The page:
A recent study by researchers in the ARC found that a common characteristic of autism – language delay in early childhood – is associated with anatomical differences in the brain in adulthood. The results are published in the journal Cerebral Cortex.
Delayed language onset – defined as when a child’s first meaningful words occur after 24 months of age, or their first phrase occurs after 33 months of age – is seen in a subgroup of children with autism, and is one of the clearest features triggering an assessment for developmental delay in children, including an assessment of autism.
The researchers studied 80 adult men with autism: 38 who had delayed language onset and 42 who did not. They found that language delay was associated with differences in brain volume in a number of key regions, including the temporal lobe, insula, and ventral basal ganglia, which were all smaller in those with language delay; and in brainstem structures, which were larger in those with delayed language onset.
Groups with and without early language delay showed equal amounts of current autistic features, but differed in social reciprocity shown early in life, and current language levels. The study found that current language function is associated with a specific pattern of grey and white matter volume changes in some key brain regions, particularly temporal, frontal and cerebellar structures.
“Although people with autism share many features, they also have a number of key differences,” said Dr Meng-Chuan Lai of the ARC, and the paper’s lead author. “Language development and ability is one major source of variation within autism. This new study will help us understand the substantial variety within the umbrella category of ‘autism spectrum’. We need to move beyond investigating average differences in individuals with and without autism, and move towards identifying key dimensions of individual differences within the spectrum.”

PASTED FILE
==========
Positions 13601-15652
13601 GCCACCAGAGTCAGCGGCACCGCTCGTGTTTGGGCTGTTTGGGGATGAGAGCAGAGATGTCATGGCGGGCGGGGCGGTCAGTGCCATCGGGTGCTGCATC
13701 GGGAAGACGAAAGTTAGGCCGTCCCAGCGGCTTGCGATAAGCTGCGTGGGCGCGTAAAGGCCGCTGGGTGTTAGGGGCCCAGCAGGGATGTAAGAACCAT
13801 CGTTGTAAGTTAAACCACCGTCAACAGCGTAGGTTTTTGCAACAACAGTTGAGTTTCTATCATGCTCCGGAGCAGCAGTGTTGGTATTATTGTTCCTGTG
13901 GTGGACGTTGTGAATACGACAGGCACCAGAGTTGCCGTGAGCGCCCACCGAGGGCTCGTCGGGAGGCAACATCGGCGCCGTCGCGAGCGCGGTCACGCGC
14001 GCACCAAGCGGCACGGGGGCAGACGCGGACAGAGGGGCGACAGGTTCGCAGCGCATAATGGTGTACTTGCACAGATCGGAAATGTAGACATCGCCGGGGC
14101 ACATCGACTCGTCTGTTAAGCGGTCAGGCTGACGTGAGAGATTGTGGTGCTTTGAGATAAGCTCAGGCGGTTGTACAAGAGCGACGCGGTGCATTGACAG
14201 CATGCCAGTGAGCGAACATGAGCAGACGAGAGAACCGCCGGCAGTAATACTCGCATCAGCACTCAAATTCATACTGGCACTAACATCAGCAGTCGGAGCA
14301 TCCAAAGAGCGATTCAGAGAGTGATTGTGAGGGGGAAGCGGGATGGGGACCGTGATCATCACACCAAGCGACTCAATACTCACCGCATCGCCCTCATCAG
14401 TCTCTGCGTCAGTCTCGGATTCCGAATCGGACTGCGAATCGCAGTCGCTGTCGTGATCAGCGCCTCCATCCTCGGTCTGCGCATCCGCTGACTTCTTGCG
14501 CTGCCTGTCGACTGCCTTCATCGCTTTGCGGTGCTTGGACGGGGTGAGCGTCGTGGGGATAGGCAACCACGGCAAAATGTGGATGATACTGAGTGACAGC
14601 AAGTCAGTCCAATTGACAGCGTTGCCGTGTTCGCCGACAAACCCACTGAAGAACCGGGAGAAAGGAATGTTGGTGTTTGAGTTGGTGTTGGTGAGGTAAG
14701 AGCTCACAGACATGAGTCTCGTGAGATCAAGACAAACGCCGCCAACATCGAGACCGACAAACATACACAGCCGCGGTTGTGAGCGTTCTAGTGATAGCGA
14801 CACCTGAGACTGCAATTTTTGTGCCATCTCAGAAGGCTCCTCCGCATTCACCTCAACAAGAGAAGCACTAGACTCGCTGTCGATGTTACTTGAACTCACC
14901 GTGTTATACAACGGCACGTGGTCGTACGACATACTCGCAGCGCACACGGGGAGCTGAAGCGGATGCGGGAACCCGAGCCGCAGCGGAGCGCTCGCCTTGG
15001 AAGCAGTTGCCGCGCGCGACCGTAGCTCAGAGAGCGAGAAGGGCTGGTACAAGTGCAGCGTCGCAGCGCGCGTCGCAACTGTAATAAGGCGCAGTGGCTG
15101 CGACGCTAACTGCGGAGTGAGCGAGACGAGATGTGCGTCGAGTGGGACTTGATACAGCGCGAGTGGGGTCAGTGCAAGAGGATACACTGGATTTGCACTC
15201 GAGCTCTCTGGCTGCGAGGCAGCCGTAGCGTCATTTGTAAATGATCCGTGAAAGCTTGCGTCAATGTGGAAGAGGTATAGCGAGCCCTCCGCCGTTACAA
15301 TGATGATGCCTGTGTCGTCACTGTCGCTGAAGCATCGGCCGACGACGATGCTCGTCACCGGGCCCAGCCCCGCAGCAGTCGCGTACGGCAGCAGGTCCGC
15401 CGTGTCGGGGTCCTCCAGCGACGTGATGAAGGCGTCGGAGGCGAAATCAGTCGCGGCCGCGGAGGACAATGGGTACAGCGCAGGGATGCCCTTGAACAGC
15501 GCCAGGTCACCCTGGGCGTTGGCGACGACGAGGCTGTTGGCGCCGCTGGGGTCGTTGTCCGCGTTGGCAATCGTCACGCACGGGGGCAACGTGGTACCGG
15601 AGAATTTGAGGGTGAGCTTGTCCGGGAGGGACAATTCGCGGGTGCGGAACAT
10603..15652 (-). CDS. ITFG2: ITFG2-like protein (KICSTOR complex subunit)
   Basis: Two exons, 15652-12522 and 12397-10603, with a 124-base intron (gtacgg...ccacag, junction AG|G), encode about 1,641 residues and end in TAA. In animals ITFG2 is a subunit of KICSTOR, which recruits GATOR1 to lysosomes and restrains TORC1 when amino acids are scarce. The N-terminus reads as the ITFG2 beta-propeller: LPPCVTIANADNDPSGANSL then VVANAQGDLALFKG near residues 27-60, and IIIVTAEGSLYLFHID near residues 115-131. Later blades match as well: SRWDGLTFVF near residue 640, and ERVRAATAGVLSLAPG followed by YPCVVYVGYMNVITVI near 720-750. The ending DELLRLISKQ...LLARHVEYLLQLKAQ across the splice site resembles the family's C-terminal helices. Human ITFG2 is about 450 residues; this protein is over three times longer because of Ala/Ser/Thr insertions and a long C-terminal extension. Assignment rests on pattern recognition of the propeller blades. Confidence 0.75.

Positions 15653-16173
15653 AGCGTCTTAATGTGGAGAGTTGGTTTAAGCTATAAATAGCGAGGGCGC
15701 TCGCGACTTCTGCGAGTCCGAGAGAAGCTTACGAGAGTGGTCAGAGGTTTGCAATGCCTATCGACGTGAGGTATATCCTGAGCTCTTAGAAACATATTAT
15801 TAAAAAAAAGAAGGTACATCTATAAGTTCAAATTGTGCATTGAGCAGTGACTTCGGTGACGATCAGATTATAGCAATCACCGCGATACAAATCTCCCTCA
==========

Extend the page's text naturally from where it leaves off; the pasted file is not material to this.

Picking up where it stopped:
Lack of language delay is a key distinguishing feature between Asperger Syndrome and Autism. The two conditions were combined in a single group termed “Autism Spectrum Disorders” in the new diagnostic manual (DSM-5) produced by the American Psychiatric Association, a decision that has been criticised by many researchers. This study may indicate that the differences between the two conditions may be more fundamental than previously assumed.
“It is important to note that we found both differences and shared features in individuals with autism who had or had not experienced language delay,” said Dr Lai. “When asking, ‘Is autism a single spectrum or are there discrete subgroups?’ the answer may be, ‘both’.”
He added, “We need to move beyond investigating average differences in individuals with and without autism, and move towards identifying key dimensions of individual differences within the spectrum.”
This study was supported by the Waterloo Foundation, the UK Medical Research Council (MRC), the Autism Research Trust, the Wellcome Trust, the William Binks Autism Neuroscience Fellowship, and the European Autism Interventions—a Multicentre Study for Developing New Medications (EU-AIMS).